The pth-order VAR process is written as
with .
Equivalently, it can be written as
with .
For stationarity, the VAR process must be expressible in the convergent causal infinite MA form as
where with , where denotes a norm for the matrix such as . The matrix can be recursively obtained from the relation ; it is
where and for .
The stationarity condition is satisfied if all roots of are outside of the unit circle. The stationarity condition is equivalent to the condition in the corresponding VAR(1) representation, , that all eigenvalues of the companion matrix be less than one in absolute value, where , , and
If the stationarity condition is not satisfied, a nonstationary model (a differenced model or an error correction model) might be more appropriate.
The following statements estimate a VAR(1) model and use the ROOTS option to compute the characteristic polynomial roots:
proc varmax data=simul1; model y1 y2 / p=1 noint print=(roots); run;
Figure 35.44 shows the output associated with the ROOTS option, which indicates that the series is stationary since the modulus of the eigenvalue is less than one.
Consider the stationary VAR(p) model
where are assumed to be available (for convenience of notation). This can be represented by the general form of the multivariate linear model,
where
with vec denoting the column stacking operator.
The conditional least squares estimator of is
and the estimate of is
where is the residual vectors. Consistency and asymptotic normality of the LS estimator are that
where converges in probability to and denotes convergence in distribution.
The (conditional) maximum likelihood estimator in the VAR(p) model is equal to the (conditional) least squares estimator on the assumption of normality of the error vectors.
As before, vec denotes the column stacking operator and vech is the corresponding operator that stacks the elements on and below the diagonal. For any matrix , the commutation matrix is defined as ; the duplication matrix is defined as ; the elimination matrix is defined as .
The asymptotic distribution of the impulse response function (Lütkepohl, 1993) is
where and
where is a matrix and is a companion matrix.
The asymptotic distribution of the accumulated impulse response function is
where .
The asymptotic distribution of the orthogonalized impulse response function is
where , , ,
and with and .
Let be arranged and partitioned in subgroups and with dimensions and , respectively (); that is, with the corresponding white noise process . Consider the VAR(p) model with partitioned coefficients for as follows:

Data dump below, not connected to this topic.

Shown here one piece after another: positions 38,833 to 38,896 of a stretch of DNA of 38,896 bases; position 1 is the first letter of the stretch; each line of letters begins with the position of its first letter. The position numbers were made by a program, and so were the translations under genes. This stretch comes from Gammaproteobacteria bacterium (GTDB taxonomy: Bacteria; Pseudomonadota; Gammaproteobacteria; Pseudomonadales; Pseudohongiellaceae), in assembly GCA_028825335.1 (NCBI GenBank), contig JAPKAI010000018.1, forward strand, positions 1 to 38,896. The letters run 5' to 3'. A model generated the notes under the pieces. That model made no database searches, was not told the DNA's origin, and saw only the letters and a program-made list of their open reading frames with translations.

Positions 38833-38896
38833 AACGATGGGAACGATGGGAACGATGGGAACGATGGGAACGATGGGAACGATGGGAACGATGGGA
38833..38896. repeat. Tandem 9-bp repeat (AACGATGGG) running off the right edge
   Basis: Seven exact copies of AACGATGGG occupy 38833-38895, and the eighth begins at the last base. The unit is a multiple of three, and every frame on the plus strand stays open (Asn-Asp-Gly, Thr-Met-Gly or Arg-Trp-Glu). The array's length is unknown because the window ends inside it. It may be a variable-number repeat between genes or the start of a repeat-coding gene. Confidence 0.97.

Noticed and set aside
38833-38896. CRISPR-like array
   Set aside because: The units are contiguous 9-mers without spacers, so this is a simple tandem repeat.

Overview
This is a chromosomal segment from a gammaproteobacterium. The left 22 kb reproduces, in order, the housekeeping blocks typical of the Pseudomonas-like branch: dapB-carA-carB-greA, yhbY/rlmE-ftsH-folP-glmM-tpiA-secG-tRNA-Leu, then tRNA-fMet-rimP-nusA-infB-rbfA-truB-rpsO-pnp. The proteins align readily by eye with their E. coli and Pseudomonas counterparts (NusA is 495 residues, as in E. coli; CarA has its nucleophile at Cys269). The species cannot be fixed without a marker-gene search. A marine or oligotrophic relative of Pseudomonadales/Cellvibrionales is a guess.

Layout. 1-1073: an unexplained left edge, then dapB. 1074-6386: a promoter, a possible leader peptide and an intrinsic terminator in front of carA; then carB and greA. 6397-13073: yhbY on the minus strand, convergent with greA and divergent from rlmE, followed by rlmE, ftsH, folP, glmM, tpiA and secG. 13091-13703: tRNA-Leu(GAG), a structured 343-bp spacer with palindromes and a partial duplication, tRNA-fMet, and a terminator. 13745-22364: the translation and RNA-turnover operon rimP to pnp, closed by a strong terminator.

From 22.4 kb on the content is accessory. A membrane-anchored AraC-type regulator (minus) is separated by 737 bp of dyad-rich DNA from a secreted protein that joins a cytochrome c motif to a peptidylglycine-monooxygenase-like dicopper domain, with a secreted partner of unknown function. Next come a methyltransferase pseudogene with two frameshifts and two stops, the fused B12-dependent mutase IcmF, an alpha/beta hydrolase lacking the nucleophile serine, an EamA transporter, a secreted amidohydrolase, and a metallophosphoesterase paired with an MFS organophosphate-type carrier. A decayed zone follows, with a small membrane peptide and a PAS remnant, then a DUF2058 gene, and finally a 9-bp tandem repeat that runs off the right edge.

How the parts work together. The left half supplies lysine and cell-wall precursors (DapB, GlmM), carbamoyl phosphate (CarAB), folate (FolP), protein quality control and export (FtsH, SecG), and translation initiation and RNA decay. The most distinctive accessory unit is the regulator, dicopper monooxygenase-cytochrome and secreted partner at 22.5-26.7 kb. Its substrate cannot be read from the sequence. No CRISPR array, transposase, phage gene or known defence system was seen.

The variables are said to cause , but do not cause if . The implication of this model structure is that future values of the process are influenced only by its own past and not by the past of , where future values of are influenced by the past of both and . If the future are not influenced by the past values of , then it can be better to model separately from .
Consider testing , where C is a matrix of rank s and c is an s-dimensional vector where . Assuming that
you get the Wald statistic
For the Granger causality test, the matrix C consists of zeros or ones and c is the zero vector. See Lütkepohl (1993) for more details of the Granger causality test.
The vector autoregressive model with exogenous variables is called the VARX(p,s) model. The form of the VARX(p,s) model can be written as
The parameter estimates can be obtained by representing the general form of the multivariate linear model,
where
The conditional least squares estimator of can be obtained by using the same method in a VAR(p) modeling. If the multivariate linear model has different independent variables that correspond to dependent variables, the SUR (seemingly unrelated regression) method is used to improve the regression estimates.
The following example fits the ordinary regression model:
proc varmax data=one; model y1-y3 = x1-x5; run;
This is equivalent to the REG procedure in the SAS/STAT software:
proc reg data=one; model y1 = x1-x5; model y2 = x1-x5; model y3 = x1-x5; run;
The following example fits the second-order lagged regression model:
proc varmax data=two; model y1 y2 = x / xlag=2; run;
This is equivalent to the REG procedure in the SAS/STAT software:
data three; set two; xlag1 = lag1(x); xlag2 = lag2(x); run; proc reg data=three; model y1 = x xlag1 xlag2; model y2 = x xlag1 xlag2; run;
The following example fits the ordinary regression model with different regressors:
proc varmax data=one; model y1 = x1-x3, y2 = x2 x3; run;
This is equivalent to the following SYSLIN procedure statements:
proc syslin data=one vardef=df sur; endogenous y1 y2; model y1 = x1-x3; model y2 = x2 x3; run;
From the output in Figure 35.20 in the section Getting Started: VARMAX Procedure, you can see that the parameters, XL0_1_2, XL0_2_1, XL0_3_1, and XL0_3_2 associated with the exogenous variables, are not significant. The following example fits the VARX(1,0) model with different regressors:
proc varmax data=grunfeld; model y1 = x1, y2 = x2, y3 / p=1 print=(estimates); run;
As you can see in Figure 35.45, the symbol ‘_’ in the elements of matrix corresponds to endogenous variables that do not take the denoted exogenous variables.